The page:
I’m trying to get a good picture of the bull, since I probably won’t see him again, but he’s behind a tree. He has the coolest orange stripe down his back. (I wish I had a picture of it.) I’m taking pictures to avoid being bored, and then I realize, “I’m standing here, looking at cows!” I’ve never stood somewhere and looked at cows before. I watch them, and they eat grass, move around, nuzzle, brush against trees, stare at me, pee. It’s suddenly the most fascinating thing in the world. Creampuff comes right up to me and seems very friendly, but I’m still intimidated, thinking that Pepper will go crazy and attack me suddenly. I snap her picture and step back. I don’t want to go out that way.
When I meet up with Chickenman again, we head back to finish putting up the electric fence for the grazing area. On the way back, Honey steps into a puddle and we see a flash of orange in the muddy water. “Today would be a good day to watch out for rattlesnakes,” he had told me earlier. So I have been constantly on edge. I feel like an old lady awake in her bed, thinking each house-creak is a burglar. I keep thinking the cicadas are rattles.
Was that flash of orange a snake? Chickenman peers into the cloudy puddle. “It’s a baby snake … No, it’s a crab… It’s a crawdad!” He reaches into the water and holds it up, grins. “You never know what you’re going to find on the farm. I could have you come down here every single day and do the same thing and you would still be surprised every day.” I think it must be some kind of magic that a crawdad appeared out of nowhere. It feels magical, even later when I find out that they hibernate up to 10 feet underground.
I do one last chore before going home. I fill the trays in the egg incubator with water. “Yeah, I noticed that the water was getting a little low, and I almost filled it up, then I thought, I’d better let you do it,” Chickenman says. So I do, and I feel excited. He adds that his first batch didn’t have too great of a turnout. He’s hoping, and I am too, that this batch will be different.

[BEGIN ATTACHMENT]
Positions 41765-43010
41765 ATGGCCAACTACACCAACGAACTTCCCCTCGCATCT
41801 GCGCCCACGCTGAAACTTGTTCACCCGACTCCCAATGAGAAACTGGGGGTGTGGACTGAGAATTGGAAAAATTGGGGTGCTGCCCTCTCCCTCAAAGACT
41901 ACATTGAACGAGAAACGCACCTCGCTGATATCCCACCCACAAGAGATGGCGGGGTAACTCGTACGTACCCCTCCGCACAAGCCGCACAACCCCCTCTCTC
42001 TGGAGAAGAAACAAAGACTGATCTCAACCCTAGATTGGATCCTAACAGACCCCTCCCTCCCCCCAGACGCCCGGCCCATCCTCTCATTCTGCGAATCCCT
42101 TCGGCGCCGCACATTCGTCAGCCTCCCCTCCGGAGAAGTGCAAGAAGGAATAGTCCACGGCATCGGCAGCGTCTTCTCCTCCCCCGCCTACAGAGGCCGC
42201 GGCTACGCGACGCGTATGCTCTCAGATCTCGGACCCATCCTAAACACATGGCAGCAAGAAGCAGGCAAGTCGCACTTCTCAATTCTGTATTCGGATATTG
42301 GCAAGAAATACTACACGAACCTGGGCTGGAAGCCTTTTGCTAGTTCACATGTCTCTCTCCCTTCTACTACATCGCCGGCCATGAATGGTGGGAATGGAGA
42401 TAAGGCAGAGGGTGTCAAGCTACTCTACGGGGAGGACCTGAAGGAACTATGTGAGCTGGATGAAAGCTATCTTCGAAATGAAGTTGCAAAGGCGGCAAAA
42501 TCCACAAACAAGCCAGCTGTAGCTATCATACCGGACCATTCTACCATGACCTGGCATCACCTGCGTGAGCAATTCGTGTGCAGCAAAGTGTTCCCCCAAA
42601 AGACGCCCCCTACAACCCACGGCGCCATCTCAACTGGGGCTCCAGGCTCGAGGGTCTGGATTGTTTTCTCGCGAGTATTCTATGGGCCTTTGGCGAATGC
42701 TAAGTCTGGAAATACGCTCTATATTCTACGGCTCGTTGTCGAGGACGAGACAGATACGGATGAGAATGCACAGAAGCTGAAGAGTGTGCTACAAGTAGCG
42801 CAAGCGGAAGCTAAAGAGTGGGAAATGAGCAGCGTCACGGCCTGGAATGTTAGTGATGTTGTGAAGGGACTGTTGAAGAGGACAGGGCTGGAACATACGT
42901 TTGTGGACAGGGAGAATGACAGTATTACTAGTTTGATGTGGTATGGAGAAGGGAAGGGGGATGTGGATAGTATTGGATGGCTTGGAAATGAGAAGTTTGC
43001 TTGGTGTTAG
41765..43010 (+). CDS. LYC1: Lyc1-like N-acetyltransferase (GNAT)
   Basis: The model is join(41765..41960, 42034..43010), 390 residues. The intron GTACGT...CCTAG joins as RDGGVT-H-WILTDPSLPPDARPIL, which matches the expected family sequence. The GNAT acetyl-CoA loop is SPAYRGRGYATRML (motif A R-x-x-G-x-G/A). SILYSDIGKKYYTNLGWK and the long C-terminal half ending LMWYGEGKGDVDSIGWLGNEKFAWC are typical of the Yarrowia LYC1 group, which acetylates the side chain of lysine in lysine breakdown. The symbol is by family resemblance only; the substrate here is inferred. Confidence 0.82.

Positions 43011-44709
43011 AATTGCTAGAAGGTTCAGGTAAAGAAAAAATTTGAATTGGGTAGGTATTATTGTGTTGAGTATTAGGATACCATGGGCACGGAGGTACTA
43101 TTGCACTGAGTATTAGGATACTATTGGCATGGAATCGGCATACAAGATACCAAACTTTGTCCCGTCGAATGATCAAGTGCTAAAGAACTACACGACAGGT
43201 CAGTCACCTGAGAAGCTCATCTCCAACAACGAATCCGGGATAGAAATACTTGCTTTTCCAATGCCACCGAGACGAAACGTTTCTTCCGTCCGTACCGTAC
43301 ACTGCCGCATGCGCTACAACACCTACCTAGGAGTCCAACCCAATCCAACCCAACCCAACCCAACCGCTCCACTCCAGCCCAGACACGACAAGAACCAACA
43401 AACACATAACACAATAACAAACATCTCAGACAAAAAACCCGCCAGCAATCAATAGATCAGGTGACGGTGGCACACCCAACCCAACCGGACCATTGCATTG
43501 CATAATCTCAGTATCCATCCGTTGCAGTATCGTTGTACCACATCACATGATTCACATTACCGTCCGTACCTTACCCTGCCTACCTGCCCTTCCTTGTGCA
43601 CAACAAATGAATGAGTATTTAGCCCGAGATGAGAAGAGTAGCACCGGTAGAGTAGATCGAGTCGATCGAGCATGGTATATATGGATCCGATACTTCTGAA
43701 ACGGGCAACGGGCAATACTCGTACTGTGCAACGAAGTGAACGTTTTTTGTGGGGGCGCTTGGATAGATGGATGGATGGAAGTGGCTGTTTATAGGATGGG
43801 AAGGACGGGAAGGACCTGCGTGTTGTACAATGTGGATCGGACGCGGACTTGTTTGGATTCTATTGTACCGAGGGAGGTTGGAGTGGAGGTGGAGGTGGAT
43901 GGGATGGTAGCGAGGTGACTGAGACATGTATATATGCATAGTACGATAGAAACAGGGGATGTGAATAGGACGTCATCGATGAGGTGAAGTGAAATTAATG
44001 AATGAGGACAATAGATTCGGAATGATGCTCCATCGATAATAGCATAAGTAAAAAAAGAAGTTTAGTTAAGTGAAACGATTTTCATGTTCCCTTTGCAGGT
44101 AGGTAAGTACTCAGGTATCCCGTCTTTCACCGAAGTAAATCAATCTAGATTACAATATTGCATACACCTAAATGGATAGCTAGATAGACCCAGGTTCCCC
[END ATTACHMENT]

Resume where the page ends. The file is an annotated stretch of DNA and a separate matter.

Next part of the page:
I go home a little sore, but fine, really. My shoes are way too muddy and my car has a big stripe of mud on it from where I slid off the path. My husband comes home and I serve up the eggplant casserole I made, just a simple dish, nothing too exciting. I chat excitedly about the farm, we watch half of a really bad movie and go to bed.
The following morning, right before I wake up, I dream about the eggs.
I was in a garden in a house I’d just bought — a kind of alcove of trees. I was sorting through the eggs, turning them around in my fingers. On the bench was a photo album of all of my wedding pictures. I was going to go sort them out, but I wanted to look at the eggs first. I was smiling, holding one of the eggs, loving even its dirtiness, its difference from all of the other eggs.
I turned toward the bench and saw my friend Minnie sitting there with her hands in her lap. Minnie, my friend who just died this May. I couldn't believe my luck, that she was here.
“Hi,” I exclaimed. “What are you doing here?”
“Why, I came to see what you were up to.” She smiled.
“Well here,” I said, “look at this.” I carried over three eggs. I looked down and saw that the eggs were all gnarled and ridged, like pieces of driftwood. Uh-oh, I thought, she’s not going to believe these are good eggs.
“Wow,” she said, “those are crazy! Very beautiful though.”
“Yes, you should taste them.”
“Any time you like,” she said. We stood there smiling at each other, and then I woke up.
I think that farm really got under my skin.